constellation on this one certain night per year in the water mirror of a
large stone cup (or something like that). Imagine this. Guys without the
knowledge* we have today were able to make these things, 1500 years
* Apparently they could do a lot more than us at the time.

5. A row of seven Moais, the only ones who look at the sea, and all the
other look inland to watch over the people of the island; it is true and I
don’t make this up because I know my history and I did my homework
before we went on our trip, yes!!).
These seven Moais represent a group of seven sailors send away by the
island king to find new resources and whatever.

6. A heap of stone hairdo’s (Pukao) the Maois wear when standing
upright and when complete, still to be transported all over the island
(the stone hairdo’s being at least one meter high and one meter wide),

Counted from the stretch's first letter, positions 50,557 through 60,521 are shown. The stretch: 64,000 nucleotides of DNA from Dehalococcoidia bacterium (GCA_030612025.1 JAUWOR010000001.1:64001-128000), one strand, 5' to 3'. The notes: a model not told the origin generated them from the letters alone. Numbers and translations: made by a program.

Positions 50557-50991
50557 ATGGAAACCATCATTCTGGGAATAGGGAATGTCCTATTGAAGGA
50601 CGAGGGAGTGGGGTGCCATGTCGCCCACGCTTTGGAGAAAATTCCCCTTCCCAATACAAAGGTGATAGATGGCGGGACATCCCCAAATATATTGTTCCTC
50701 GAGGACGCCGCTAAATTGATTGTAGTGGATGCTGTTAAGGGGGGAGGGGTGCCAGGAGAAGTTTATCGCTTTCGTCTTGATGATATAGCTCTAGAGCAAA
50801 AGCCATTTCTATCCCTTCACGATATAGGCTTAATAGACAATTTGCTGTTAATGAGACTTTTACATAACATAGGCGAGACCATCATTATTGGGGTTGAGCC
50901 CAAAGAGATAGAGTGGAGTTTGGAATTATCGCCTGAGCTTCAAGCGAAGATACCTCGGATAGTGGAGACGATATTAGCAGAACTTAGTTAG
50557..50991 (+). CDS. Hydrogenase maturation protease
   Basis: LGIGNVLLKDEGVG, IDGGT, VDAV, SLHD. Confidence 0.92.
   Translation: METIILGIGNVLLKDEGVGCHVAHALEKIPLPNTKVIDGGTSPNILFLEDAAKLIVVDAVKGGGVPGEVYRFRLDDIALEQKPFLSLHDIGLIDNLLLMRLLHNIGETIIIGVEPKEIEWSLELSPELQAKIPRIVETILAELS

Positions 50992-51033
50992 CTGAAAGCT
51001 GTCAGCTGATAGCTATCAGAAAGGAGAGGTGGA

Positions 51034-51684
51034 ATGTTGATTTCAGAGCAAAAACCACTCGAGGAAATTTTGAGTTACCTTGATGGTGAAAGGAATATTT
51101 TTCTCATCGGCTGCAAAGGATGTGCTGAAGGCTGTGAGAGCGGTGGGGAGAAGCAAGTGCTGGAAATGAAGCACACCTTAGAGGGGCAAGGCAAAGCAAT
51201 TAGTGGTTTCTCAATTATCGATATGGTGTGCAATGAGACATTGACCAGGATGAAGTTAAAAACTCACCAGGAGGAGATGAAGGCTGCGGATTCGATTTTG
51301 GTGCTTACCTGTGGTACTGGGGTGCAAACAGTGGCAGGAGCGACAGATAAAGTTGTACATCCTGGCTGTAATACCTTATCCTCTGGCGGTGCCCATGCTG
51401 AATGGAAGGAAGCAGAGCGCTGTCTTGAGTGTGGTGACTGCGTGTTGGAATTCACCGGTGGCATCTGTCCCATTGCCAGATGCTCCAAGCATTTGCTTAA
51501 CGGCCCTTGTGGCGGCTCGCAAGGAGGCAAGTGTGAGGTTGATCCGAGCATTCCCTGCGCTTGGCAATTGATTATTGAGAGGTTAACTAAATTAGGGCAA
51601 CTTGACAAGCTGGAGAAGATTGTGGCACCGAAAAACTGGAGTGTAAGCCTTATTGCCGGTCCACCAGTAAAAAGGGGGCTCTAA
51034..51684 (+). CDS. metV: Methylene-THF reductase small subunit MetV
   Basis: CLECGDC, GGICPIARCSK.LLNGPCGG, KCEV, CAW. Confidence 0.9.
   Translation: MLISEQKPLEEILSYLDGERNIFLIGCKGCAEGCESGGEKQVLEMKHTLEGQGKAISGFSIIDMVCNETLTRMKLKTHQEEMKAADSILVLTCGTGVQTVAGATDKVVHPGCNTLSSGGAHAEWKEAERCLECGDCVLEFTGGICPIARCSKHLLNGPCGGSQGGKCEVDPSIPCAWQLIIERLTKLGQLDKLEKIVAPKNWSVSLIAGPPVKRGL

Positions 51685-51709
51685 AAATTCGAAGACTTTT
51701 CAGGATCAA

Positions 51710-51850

These hairdo’s were quarried in a different place on the island
because they are carved from different (red) lava stone.
These Pukao were transported all over the island as well and you can
find these everywhere (like the Moais).

7. Not unimportant, one of the local supermarkets where we bought two
bottles of water and some other stuff.

It was a nice day, specially because we had a very good dinner (together with a Swiss couple (from Switzerland of course, you’ll see them everywhere, even in Switzerland) and were brought back in time to get some sleep.
As a matter of fact we wanted to go to the best restaurant (according to the Lonely Planet) of this island, but this toko was “complet”.